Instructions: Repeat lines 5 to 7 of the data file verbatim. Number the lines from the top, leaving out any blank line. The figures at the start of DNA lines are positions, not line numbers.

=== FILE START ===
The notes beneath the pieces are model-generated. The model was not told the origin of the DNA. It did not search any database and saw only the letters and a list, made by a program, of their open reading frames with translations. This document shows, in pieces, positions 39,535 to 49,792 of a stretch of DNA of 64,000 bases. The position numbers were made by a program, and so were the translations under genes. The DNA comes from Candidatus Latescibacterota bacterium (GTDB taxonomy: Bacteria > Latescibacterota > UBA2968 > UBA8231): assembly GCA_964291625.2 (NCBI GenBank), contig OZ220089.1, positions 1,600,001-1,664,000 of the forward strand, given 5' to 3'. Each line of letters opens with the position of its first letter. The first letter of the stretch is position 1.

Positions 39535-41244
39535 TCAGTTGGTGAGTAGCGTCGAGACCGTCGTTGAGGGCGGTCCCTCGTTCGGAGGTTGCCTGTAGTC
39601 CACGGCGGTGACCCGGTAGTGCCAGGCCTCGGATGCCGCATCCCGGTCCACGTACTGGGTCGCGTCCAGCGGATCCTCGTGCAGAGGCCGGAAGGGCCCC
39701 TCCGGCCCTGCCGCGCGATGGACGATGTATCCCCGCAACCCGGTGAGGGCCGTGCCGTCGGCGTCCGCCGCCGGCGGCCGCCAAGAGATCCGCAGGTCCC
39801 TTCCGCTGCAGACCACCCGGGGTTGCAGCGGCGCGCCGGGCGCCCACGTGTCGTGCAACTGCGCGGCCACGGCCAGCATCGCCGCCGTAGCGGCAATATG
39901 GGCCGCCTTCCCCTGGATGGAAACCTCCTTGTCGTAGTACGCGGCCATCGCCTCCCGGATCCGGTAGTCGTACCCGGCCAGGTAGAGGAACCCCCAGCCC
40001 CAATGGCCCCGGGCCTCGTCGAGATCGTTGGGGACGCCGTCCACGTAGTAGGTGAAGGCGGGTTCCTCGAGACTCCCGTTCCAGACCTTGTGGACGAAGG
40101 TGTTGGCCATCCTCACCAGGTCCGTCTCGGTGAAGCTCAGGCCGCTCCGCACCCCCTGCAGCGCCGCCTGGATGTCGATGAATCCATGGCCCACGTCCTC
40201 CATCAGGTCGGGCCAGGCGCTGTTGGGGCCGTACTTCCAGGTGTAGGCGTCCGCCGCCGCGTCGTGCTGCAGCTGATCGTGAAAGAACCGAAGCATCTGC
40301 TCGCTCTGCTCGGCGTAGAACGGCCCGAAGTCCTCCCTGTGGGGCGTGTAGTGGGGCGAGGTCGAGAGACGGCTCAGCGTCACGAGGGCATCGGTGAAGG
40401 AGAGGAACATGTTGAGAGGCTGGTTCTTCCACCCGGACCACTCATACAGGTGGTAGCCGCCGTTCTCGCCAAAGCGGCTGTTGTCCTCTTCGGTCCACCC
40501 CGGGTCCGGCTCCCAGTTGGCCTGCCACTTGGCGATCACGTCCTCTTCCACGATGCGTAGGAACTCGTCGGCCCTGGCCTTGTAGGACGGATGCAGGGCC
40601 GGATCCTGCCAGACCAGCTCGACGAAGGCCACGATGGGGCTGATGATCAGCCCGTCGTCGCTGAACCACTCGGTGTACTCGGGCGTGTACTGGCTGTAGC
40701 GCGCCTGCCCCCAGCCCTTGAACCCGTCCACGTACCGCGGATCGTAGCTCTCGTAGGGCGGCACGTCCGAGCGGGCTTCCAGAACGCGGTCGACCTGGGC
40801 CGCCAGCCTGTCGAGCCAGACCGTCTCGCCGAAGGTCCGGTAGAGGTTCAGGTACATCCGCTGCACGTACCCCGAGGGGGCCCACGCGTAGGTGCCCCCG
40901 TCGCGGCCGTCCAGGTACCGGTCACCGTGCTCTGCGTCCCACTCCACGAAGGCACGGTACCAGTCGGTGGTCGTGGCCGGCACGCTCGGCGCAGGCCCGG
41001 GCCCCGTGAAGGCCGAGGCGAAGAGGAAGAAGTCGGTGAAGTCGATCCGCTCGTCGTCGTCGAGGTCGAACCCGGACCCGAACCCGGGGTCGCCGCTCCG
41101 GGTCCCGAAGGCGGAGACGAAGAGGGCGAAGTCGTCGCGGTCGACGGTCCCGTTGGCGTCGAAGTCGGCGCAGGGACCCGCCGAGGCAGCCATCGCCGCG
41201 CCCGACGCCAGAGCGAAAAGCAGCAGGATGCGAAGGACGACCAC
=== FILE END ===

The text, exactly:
39701 TCCGGCCCTGCCGCGCGATGGACGATGTATCCCCGCAACCCGGTGAGGGCCGTGCCGTCGGCGTCCGCCGCCGGCGGCCGCCAAGAGATCCGCAGGTCCC
39801 TTCCGCTGCAGACCACCCGGGGTTGCAGCGGCGCGCCGGGCGCCCACGTGTCGTGCAACTGCGCGGCCACGGCCAGCATCGCCGCCGTAGCGGCAATATG
39901 GGCCGCCTTCCCCTGGATGGAAACCTCCTTGTCGTAGTACGCGGCCATCGCCTCCCGGATCCGGTAGTCGTACCCGGCCAGGTAGAGGAACCCCCAGCCC